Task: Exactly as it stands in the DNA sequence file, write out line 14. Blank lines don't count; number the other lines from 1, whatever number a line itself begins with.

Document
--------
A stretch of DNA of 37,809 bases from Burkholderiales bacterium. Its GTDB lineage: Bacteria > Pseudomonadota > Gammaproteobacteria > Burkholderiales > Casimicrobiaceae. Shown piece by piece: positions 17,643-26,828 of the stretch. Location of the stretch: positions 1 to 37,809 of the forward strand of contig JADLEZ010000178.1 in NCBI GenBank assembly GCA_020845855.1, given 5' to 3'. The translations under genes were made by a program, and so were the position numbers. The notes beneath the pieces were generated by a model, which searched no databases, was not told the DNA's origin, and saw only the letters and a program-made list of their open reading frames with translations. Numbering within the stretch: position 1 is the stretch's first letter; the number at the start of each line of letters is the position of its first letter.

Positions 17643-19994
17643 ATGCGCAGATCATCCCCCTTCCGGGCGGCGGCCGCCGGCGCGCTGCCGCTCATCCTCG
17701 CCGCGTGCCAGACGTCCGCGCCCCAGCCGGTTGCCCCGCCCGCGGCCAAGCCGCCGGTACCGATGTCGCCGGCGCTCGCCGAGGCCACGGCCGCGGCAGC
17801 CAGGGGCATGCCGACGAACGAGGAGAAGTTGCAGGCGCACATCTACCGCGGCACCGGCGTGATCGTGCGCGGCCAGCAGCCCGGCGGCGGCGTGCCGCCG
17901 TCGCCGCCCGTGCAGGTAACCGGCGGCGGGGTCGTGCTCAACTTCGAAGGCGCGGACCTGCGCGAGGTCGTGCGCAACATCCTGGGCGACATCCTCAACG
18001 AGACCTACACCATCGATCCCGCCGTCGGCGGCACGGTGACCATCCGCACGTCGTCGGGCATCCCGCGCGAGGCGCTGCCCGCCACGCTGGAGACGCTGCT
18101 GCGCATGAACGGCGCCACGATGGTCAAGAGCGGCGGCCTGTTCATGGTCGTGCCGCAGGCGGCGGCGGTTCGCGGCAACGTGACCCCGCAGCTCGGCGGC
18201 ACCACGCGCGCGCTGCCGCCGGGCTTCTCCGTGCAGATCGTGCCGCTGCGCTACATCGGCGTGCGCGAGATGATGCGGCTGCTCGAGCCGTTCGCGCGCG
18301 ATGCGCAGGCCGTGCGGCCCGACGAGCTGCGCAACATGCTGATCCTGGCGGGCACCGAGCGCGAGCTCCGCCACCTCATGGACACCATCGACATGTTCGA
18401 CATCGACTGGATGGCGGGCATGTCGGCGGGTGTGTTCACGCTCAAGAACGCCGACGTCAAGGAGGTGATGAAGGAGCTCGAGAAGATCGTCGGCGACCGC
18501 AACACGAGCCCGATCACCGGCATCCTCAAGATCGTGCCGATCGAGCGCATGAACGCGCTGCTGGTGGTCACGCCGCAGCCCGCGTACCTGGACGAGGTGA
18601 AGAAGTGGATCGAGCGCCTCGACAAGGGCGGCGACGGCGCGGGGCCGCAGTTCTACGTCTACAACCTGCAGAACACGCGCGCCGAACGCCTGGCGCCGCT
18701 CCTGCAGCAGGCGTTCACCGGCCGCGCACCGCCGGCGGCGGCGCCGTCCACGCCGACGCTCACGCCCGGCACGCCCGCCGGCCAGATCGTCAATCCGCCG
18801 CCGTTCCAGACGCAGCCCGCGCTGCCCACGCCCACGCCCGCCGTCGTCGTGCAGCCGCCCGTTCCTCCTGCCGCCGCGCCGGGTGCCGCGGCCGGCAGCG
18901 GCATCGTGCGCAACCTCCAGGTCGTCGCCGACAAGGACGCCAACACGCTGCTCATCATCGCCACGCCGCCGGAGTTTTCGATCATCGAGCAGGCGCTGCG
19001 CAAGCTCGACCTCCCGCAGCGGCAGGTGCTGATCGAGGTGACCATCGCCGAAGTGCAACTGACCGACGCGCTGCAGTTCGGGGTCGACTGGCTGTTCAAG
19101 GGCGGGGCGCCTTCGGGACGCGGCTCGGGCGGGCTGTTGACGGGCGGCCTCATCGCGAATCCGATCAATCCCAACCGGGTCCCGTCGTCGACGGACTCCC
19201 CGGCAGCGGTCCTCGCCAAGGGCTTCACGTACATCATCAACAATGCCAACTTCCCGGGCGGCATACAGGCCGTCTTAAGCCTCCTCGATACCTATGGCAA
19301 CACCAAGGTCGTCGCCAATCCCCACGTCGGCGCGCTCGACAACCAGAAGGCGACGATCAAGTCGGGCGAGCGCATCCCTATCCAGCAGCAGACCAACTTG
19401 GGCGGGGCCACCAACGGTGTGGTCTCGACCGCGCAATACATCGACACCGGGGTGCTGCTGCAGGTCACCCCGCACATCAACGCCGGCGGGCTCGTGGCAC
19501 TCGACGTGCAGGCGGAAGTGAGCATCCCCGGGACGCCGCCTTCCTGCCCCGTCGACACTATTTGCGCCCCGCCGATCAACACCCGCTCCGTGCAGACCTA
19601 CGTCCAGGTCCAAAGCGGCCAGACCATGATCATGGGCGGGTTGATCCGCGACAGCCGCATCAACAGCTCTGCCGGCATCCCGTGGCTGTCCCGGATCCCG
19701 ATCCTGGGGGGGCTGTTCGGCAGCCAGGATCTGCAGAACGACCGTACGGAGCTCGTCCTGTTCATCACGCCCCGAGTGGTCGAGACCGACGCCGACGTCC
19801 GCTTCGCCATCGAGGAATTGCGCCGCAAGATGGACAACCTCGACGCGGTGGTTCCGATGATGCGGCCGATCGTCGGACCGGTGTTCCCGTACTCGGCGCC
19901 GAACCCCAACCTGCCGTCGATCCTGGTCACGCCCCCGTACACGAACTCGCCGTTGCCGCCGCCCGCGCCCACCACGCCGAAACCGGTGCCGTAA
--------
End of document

18701 CCTGCAGCAGGCGTTCACCGGCCGCGCACCGCCGGCGGCGGCGCCGTCCACGCCGACGCTCACGCCCGGCACGCCCGCCGGCCAGATCGTCAATCCGCCG